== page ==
Africa Top10 News

1Tributes Pour in For Africa’s Top Telecoms Boss

Bob Collymore

“Bob Collymore” and “Rest in Peace” are trending on Twitter in Kenya as people share news that the chief executive of Safaricom, one of the region’s most successful companies, has died of cancer at the age of 61. In a statement, President Uhuru Kenyatta described him as a “visionary and exceptional leader”. Deputy President William Ruto has called him “exemplary, brilliant and courageous”. Others have described him as a “legend” and having a “brilliant mind”. Opposition leader and former Prime Minister Raila Odinga says that Mr Collymore “sustained us as a communication hub in Africa”. Last year, Safaricom was named by Forbes magazine as the top employer on the continent. Mr Collymore said that the secret was that Safaricom invested in people adding that companies “need to give people meaning and purpose”. His advice for young employees: work hard and align your values to the values of the company.SOURCE: FINANCIAL TIMES | AFRICA.COM

2West Africa Adopts a Single Currency

West Africa ECO

As part of its plans to make Africa a more integrated continent, leaders of the Economic Community of West African States (ECOWAS) have adopted the name ‘ECO’ for a planned single currency to be used in the region. The 15 member group announced at the end of an ECOWAS summit in Abuja, Nigeria’s capital on Saturday. Six member countries, including Nigeria, Liberia, and Ghana, could be swapping their currencies for a new one – the ECO. Eight ECOWAS countries (Benin, Burkina Faso, Guinea-Bissau, Ivory Coast, Mali, Niger, Senegal, and Togo) currently jointly use the CFA franc. Originally intended to be launched in 2000, the ECO has been postponed multiple times, and the newest target date is 2020. ECOWAS will be working with the West African Monetary Agency (WAMA), the West Africa Monetary Institute (WAMI) and central banks to speed up the implementation of a new road map for the proposed single trade currency. ECO is supposed to boost economic development in the West African region and improve cross border trade. Once implemented, countries across the region will be able to move and spend money across different countries without worrying about exchange rate costs. SOURCE: CNN

3Statement by the Home Office Hurts Nigeria’s Efforts to Fight Human Trafficking

Human Trafficking Nigeria

Home Office officials have provoked outrage by stating that trafficked women from Nigeria can return to the country “wealthy from prostitution” and “held in high regard”. The comments are found in an official policy and information note on the trafficking of women from Nigeria, which is used by Home Office decision-makers handling protection and human rights claims. The guidance has been updated to include a paragraph on the prospects of trafficked women if they return to Nigeria, citing EU and Australian reports that make similar observations, which was not in the last version published in November 2016. The paragraph reads: “Trafficked women who return from Europe, wealthy from prostitution, enjoy high social-economic status and in general are not subject to negative social attitudes on return. They are often held in high regard because they have improved income prospects.”SOURCE: THE GUARDIAN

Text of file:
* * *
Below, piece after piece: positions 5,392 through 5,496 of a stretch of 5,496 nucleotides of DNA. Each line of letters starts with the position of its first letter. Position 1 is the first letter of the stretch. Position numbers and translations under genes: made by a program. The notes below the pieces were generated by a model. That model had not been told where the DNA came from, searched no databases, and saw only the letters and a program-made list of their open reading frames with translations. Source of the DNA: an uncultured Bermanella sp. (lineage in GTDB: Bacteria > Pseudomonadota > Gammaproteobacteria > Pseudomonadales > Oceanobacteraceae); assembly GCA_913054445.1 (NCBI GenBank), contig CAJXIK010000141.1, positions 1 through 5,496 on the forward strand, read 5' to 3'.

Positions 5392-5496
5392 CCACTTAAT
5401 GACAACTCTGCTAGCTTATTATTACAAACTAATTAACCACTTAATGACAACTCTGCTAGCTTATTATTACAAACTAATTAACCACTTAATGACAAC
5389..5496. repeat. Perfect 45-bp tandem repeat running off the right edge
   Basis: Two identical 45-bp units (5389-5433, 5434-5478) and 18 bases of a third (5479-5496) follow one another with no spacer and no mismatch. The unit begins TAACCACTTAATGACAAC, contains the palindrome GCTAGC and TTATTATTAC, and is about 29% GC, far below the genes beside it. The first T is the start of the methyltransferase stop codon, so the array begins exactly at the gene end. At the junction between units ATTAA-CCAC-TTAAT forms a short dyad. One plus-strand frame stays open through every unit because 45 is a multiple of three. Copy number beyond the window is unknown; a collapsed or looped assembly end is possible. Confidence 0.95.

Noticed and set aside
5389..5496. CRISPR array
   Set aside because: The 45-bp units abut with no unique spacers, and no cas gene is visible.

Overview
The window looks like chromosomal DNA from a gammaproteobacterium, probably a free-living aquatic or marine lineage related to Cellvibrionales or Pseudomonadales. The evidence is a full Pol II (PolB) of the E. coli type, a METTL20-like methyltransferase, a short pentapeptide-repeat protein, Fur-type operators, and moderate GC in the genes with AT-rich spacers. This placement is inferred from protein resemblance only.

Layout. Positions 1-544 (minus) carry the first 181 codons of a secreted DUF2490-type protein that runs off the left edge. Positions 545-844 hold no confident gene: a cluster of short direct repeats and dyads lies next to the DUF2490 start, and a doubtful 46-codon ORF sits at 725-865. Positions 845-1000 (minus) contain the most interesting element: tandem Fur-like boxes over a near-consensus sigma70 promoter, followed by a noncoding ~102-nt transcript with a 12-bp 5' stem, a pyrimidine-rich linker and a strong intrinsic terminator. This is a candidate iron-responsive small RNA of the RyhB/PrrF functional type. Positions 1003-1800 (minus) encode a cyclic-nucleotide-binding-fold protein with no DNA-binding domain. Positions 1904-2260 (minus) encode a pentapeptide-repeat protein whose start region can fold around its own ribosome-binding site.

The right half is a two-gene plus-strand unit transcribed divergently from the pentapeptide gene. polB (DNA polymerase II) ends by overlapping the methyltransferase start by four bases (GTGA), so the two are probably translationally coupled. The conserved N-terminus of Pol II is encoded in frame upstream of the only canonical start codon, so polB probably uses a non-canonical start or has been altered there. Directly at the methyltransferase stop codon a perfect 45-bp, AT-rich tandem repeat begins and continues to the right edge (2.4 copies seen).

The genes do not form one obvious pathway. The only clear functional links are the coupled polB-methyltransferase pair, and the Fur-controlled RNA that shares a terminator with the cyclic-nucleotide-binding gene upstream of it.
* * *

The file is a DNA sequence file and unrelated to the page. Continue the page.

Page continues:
4How to Solve Africa’s Electricity Woes

Africa's Electricity Woes

The most consistent and promising approach to tackling this huge obstacle to development has come with the off-grid pay-as-you-go solar power model, now called PayGo. The sector started out in East Africa built around combining the improving and increasingly cost-effective solar technology with the region’s mobile money advantage, thanks to the successful reach of Safaricom’s M-Pesa in Kenya. Companies like Nairobi-based M-Kopa have signed up 750,000 homes in the region on the back of that payment platform which has been key for also enabling users to obtain credit and manage their payments. PayGo solar isn’t just reliant on classic mobile money solutions. In some countries it’s being used with local bank partnerships such as in Nigeria or with credit bureaus in India, for example. When it comes to demand Kenya and Uganda score high particularly when it comes to users’ “willingness to pay”, while Kenya also does well on the supply side along with Indonesia, driven by the availability of finance to support the sector.SOURCE: QUARTZ AFRICA

5DRC President Has a Crisis on His Hands

Felix Tshisekedi

Thousands of Congolese are patiently waiting in Drodro for answers from the government near the border between DR Congo and Uganda. The President of the Democratic Republic of the Congo, Felix Tshisekedi, is expected in the Ituri region, where inter-ethnic fighting is forcing people from their homes. Almost half a million Congolese have been displaced and at least 400 killed in fighting this month. More than 400,000 people have fled the province since the fighting started three weeks ago, many trying to make it across the border. Tshisekedi is expected there to assess the humanitarian crisis.SOURCE: AL JAZEERA

6How a South African Eatery Lost its Key Customers

Spur SA